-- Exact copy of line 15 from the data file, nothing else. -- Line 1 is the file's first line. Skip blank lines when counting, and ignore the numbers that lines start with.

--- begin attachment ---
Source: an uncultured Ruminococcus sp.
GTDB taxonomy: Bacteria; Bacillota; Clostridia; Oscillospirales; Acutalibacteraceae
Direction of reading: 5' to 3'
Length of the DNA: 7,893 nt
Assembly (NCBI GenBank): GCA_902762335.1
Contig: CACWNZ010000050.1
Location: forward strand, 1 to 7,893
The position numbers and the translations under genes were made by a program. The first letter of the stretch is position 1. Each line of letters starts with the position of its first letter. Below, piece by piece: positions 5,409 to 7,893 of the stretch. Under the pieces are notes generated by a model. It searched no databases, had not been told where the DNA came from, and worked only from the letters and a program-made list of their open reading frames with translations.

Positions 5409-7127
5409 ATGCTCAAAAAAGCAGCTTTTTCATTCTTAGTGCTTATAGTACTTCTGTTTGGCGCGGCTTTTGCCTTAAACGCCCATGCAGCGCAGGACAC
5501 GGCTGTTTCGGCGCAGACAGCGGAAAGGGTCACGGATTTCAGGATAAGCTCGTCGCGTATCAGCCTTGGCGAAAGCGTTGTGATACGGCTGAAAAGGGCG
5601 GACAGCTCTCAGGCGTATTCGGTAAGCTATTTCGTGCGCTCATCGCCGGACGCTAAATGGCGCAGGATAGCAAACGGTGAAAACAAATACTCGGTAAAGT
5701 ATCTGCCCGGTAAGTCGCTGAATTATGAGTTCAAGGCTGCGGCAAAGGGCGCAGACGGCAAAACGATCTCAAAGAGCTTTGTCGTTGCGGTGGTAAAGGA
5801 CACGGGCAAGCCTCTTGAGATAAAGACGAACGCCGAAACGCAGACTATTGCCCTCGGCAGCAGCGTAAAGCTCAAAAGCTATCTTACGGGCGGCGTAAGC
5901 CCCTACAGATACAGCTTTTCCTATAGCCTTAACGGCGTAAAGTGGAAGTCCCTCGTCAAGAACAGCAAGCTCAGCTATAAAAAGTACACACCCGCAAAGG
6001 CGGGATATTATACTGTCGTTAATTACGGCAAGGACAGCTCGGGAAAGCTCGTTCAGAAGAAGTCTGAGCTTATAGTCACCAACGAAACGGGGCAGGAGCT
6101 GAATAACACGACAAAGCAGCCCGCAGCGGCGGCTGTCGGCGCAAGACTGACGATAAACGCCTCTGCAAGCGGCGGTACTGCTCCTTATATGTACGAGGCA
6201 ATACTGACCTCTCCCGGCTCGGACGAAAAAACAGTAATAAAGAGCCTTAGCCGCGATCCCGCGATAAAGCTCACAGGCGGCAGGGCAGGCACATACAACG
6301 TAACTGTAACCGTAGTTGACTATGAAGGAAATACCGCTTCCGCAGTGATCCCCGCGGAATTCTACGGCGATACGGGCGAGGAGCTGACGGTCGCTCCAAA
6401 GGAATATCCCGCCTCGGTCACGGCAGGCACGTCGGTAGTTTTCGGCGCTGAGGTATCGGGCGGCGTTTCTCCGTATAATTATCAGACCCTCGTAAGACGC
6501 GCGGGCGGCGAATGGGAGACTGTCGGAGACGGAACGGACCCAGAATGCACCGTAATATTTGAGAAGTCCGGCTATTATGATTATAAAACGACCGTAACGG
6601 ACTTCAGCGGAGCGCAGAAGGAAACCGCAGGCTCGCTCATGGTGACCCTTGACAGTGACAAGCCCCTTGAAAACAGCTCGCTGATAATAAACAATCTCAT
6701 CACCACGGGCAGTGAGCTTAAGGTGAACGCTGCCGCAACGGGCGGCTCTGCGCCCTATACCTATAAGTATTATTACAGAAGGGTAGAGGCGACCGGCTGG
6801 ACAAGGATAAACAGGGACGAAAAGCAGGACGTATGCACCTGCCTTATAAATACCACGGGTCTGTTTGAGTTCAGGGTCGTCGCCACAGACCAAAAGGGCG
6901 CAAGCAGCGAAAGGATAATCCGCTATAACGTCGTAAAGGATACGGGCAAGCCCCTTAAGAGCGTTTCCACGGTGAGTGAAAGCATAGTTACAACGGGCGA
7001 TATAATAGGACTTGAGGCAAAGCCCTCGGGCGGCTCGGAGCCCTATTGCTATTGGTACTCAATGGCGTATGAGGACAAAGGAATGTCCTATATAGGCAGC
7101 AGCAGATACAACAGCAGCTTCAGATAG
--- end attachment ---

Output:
5901 CCCTACAGATACAGCTTTTCCTATAGCCTTAACGGCGTAAAGTGGAAGTCCCTCGTCAAGAACAGCAAGCTCAGCTATAAAAAGTACACACCCGCAAAGG